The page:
Radcliffe Dr

The Fire Tower

CFDHISTORY ---›Companies ---› Support Services ---› DISPATCH

The Fire Tower in Eden Park, 1939-1988.
Photo David J. Jones

Box 1533 at Ludlow & LaFayette. This alarm box had one of the few remaining old style, square pedestals when it was removed from service.
Photo Steve Hagy

The alarm assignment card for Box 1533.
Photo Ralph Stelter Collection

Box 1267 12th & Main. Much has changed along this stretch of Main Street since this photo was taken.
Photo Steve Hagy

This running card for Box 1267 is from the early 1960's.
Photo Ralph Stelter Collection

Once a familiar sight on the streets of Cincinnati, fire alarm boxes were removed from use in 1990 and 1991. Here is Box 4437 at Yorktown Road & Rhode Island Avenue.
Photo Steve Hagy

The intersection of 7th & John Streets looks a lot different today. A couple of vacant building can be seen in this photo from October of 1979.
Photo Robert Keller

This is a typical alarm assignment card that was in use until 1975. 5 engine companies and Squad 1 were disbanded early in 1975 resulting in the need for new cards city wide.
Photo Steve Hagy Collection

Box 6376 at Montgomery and Lester in Pleasant Ridge, the summer of 1971.
Photo David J. Jones Collection

This photo shows the intersection of 6th & Walnut not long before demolition began for the construction of the 5th/3rd Bank building
and the other structure that were built in the late 1960's. The sign over the Fanny Farmer candy store advertises an upcoming auction.
Just to the left of the entrance to the store you can make out Box 1186 which is mounted on an old style, square pedestal with a police call box also mounted.
Photo Pat Holz

Dispatchers Pat Holz (standing), Reinhardt, and Roland Jordey the morning of August 23, 1962.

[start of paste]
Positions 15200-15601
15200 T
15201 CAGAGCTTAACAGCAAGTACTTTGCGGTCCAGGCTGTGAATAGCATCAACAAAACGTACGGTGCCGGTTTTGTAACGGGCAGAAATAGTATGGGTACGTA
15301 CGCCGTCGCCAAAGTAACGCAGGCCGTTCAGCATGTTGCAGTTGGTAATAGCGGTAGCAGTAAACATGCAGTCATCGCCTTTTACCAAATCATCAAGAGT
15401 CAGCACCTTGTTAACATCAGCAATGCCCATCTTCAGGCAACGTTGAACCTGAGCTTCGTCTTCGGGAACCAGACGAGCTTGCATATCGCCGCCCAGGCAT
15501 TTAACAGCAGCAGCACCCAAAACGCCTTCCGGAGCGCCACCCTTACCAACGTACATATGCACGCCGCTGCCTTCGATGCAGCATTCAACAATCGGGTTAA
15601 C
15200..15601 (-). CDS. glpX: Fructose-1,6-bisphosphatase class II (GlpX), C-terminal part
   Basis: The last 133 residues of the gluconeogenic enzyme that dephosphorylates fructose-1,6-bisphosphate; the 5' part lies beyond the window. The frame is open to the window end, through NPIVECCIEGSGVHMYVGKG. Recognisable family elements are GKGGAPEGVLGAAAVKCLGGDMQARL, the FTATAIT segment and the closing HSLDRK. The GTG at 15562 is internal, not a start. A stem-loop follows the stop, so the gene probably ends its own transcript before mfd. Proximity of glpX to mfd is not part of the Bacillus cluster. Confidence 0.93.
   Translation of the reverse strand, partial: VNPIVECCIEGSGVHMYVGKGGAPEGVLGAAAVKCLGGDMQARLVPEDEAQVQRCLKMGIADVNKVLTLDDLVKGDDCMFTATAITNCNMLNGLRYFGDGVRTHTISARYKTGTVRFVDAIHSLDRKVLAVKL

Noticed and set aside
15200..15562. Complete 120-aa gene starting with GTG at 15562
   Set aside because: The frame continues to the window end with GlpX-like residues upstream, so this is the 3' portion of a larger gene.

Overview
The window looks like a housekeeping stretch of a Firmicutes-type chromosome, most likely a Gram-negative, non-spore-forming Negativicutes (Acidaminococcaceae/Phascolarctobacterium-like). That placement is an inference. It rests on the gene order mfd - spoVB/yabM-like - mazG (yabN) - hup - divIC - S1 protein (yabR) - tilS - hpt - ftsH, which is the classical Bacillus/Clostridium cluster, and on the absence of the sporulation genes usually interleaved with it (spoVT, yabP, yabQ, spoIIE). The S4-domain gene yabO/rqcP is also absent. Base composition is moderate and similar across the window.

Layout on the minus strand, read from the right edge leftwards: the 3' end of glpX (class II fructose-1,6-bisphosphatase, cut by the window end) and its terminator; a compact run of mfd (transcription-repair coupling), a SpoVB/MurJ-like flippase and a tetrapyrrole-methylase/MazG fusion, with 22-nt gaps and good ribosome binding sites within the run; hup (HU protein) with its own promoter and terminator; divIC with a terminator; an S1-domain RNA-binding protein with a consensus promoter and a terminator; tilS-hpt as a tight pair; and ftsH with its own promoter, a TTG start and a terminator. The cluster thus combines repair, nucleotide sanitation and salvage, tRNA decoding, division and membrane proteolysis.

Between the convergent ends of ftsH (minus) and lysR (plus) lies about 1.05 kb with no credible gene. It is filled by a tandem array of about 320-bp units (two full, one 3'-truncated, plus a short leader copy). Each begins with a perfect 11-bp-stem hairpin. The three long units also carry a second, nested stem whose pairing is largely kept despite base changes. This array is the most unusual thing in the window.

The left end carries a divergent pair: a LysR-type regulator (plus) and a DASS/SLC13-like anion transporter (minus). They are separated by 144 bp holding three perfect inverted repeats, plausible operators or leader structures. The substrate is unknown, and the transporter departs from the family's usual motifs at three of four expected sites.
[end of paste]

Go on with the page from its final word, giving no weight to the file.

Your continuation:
Photo Steve Hagy Collection.

Box 5922 at Western Hills Shopping Center is unusual in that there is a Truck Company assigned on the 5th alarm. This card dates to around 1960 when the District Marshall's had been renamed Battalion Chief's.
Photo Ralph Stelter Collection

Dating from about 1950, this running card of Box 7652 was issued when alarm assignments were altered so that move ups would not be necessary during a multiple alarm fire. Notice that on this box in Sayler Park that Engines 2, 17, 21, and 24 along with Trucks 8 and 10 are not assigned on the card even thought they are closer to this location than many of the companies that respond. This allowed for some companies to remain in service on the west side without the necessity of having companies make a change of quarters. Engine 25 was designated a night engine and only responded between 6:00 p.m. and 7:00 a.m.
Photo Steve Hagy Collection

White Castle no longer has a restaurant at 6th & Broadway (and their burgers aren't 12 cents either), Monte Cassino wine isn't available these days, and you sure can't pull Box 1189 anymore! A square style pedestal that dates to the late 1800's or early 1900's was being used when this photo was taken. What appears to be a police call box is on a sleeek looking pedestal next to the fire alarm.
Photo White Castle Restaurants

Dispatcher George Snelbaker is on the left taking a phone call, while Pat Holz is on the right pulling a running card so that a box can be struck in this 1948 view at the Tower..
Photo Chip Lytle Collection